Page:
Must bring back our mighty dream again.

Sure, call me any ugly name you choose—

The steel of freedom does not stain.

From those who live like leeches on the people’s lives,

We must take back our land again,

America!

O, yes,

I say it plain,

America never was America to me,

And yet I swear this oath—

America will be!

Out of the rack and ruin of our gangster death,

The rape and rot of graft, and stealth, and lies,

We, the people, must redeem

The land, the mines, the plants, the rivers.

The mountains and the endless plain—

All, all the stretch of these great green states—

And make America again!

Mike Brown’s shooting and Jim Crow lynchings have too much in common. It’s time for America to own up | Isabel Wilkerson | Comment is free | theguardian.com | #OYRchallenge

Ferguson Lynching

At left: Ferguson, Missouri, 2014, where a body was left in the street for four hours in the August sun. At right: Paris, Texas, 1893. Photographs: JB Forbes / St Louis Post-Dispatch via AP; Wikimedia Commons

the guardian photo

Not terribly long ago in a country that many people misremember, if they knew it at all, a black person was killed in public every four days for often the most mundane of infractions, or rather accusation of infractions – for taking a hog, making boastful remarks, for stealing 75 cents. For the most banal of missteps, the penalty could be an hours-long spectacle of torture and lynching. No trial, no jury, no judge, no appeal. Now, well into a new century, as a family in Ferguson, Missouri, buries yet another American teenager killed at the hands of authorities, the rate of police killings of black Americans is nearly the same as the rate of lynchings in the early decades of the 20th century.

 

via Mike Brown’s shooting and Jim Crow lynchings have too much in common. It’s time for America to own up | Isabel Wilkerson | Comment is free | theguardian.com.

Ferguson Rapper Tef Poe: Barack Obama Has Forsaken Us, But We Will Not Stop Fighting Injustice | #OYRchallenge

“In the blink of an eye, I felt as if I were living in 1963. A week before all of this madness, I never thought I would see German shepherds and sniper rifles directed toward children and adults alike with my very own eyes.”

Ferguson Community Continues To Demonstrate Over Police Shooting Death Of Michael Brown

TIME

We’re now a month out from the killing of Michael Brown by Ferguson police officer Darren Wilson, and a month away from when a grand jury is likely to decide whether or not to indict him. Yet we still have no answers and no respect in the state of Missouri.

In Saint Louis County, the police have a history of racial profiling and abusing the power of the shield. Racial profiling in North County has transformed into a problem of monstrous proportions. Young black men and women have sadly realized that the police are here to do us more harm than good. We don’t drive certain places in our very own community after a certain time of night. We avoid suburban communities as much as possible because we fear being unjustifiably locked up and thrown into jail. In Saint Louis County all of the cards are stacked against young black…

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SISTER SOULJAH “WE ARE AT WAR” | #OYRchallenge

In honor of my little brothers Mike Brown, Trayvon Martin, and the other young African Americans dying before they lived.

Published on Mar 22, 2014

SISTER SOULJAH IS A VETERAN IN THE ARMY OF MARY…..THE VIDEO HAS BEATS TO BRING HOME THE ABSOLUTE TRUTH IN MUSIC FORM. RAP BEATS TO BE EXACT, BUT THE MESSAGE IS MORE IMPORTANT.

The Final Solution; Slavery’s Back In Effect | #OYRchallenge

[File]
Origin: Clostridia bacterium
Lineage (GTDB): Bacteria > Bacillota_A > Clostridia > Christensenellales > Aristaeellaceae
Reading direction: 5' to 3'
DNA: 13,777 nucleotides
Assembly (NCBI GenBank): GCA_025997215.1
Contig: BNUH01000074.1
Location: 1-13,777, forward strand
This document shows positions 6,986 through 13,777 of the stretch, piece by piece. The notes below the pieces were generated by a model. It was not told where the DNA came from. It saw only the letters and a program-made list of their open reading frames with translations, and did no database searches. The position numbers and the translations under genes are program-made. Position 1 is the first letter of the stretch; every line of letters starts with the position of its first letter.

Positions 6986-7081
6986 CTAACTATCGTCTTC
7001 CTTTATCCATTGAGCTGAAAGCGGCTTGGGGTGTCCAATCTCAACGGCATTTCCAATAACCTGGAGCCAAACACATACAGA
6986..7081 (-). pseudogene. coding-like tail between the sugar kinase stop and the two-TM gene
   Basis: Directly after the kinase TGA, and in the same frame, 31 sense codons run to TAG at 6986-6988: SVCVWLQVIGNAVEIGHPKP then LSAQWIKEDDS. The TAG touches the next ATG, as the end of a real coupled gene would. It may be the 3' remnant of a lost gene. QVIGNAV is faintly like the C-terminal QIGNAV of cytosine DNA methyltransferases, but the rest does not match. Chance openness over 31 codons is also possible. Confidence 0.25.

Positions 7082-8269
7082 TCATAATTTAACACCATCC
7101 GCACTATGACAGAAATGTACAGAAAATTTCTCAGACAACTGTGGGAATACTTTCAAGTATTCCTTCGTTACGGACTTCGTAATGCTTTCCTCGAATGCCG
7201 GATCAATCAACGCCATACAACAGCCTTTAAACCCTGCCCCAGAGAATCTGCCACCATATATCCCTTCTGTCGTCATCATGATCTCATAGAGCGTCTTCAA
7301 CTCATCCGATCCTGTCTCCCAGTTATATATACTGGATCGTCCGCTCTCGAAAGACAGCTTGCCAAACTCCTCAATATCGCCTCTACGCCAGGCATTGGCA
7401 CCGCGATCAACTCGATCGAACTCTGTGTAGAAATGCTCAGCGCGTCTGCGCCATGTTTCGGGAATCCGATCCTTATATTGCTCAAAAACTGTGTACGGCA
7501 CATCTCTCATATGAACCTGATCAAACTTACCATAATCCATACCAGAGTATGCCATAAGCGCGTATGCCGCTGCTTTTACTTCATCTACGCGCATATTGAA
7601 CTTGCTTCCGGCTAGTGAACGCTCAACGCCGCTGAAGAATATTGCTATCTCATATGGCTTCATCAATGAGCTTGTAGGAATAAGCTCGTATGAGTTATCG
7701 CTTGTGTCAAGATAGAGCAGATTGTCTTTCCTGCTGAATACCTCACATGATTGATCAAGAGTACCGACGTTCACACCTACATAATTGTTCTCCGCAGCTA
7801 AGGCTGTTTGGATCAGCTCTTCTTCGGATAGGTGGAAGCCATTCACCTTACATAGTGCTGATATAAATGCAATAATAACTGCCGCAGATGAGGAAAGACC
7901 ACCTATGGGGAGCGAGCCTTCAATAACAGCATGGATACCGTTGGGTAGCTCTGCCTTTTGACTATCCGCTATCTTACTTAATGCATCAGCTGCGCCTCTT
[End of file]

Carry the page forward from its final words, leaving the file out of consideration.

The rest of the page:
#OYRchallenge

Youtube presentation:

Uploaded on Oct 25, 2009

Music video by Sister Souljah performing The Final Solution; Slavery’s Back In Effect. (C) 1991 SONY BMG MUSIC ENTERTAINMENT

Outrage and Calls for Change Follow Ferguson Officials Into Council Meeting – NYTimes.com | #OYRchallenge

Ferguson holds its first city council meeting since the murder of an 18-year-old African American youth, Mike Brown. The Ferguson murder is one of many attacks on African American men across the United States. Is this the tipping point for African American families? In the context of media, political, social, and judicial scrambles to maintain anti-African American rhetoric and stereotypes, there is the most salient issue. How will African Americans redress the age old virus spread across America?  After all of the protests, will African American leadership sink back into the muddy American political pool, as they did after the Civil Rights Era? Or, will our young develop new substantive strategies, educators, and alliances out of this new surge of African American awakening? #OYRchallenge

Ferguson, MO first city council meeting after Mike Brown murder

New York Times: Residents pelted the stone-faced officials with angry questions: Why had Darren Wilson, a white Ferguson officer who shot the unarmed black teenager on Aug. 9, not been arrested? Why were young African-American men so frequently arrested by the police? And why were so few black residents elected to city government?

“The world will little note nor long remember what we say here, but it can never forget what they did here. It is for us, the living, rather to be dedicated here to the unfinished work which they who fought here have thus far so nobly advanced. It is rather for us to be here dedicated to the great task remaining before us: That from these honored dead we take increased devotion to that cause for which they gave the last full measure of devotion; that we here highly resolve that these dead shall not have died in vain; that this nation…shall have a new birth of freedom; and that government of the people, by the people, and for the people shall not perish from the earth.”  Abraham Lincoln, Gettysburg Address

via Outrage and Calls for Change Follow Ferguson Officials Into Council Meeting – NYTimes.com. #OYR challenge

Take the OYR Challenge #OYRchallenge

Unforgettable: The 10 Last Words of Unarmed Black Men – Urban Cusp |#OYRchallenge

Urban Cusp has put together #lastwords of young black men shot by police. #OYRchallenge#lastwords

The following images reflect the last words of ten unarmed African American men curated by journalist Shirin Barghi. According to her tweets, Barghi says, “I created these images to raise awareness about racist police violence in America and as an expression of solidarity. I experienced police brutality in my native Iran, and the struggle here to confront that violence resonated with me.”The information that accompanies each was posted on Upworthy by Andrea Garcia-Vargas to serve as a fact check and source of information for each image.

via Unforgettable: The 10 Last Words of Unarmed Black Men – Urban Cusp.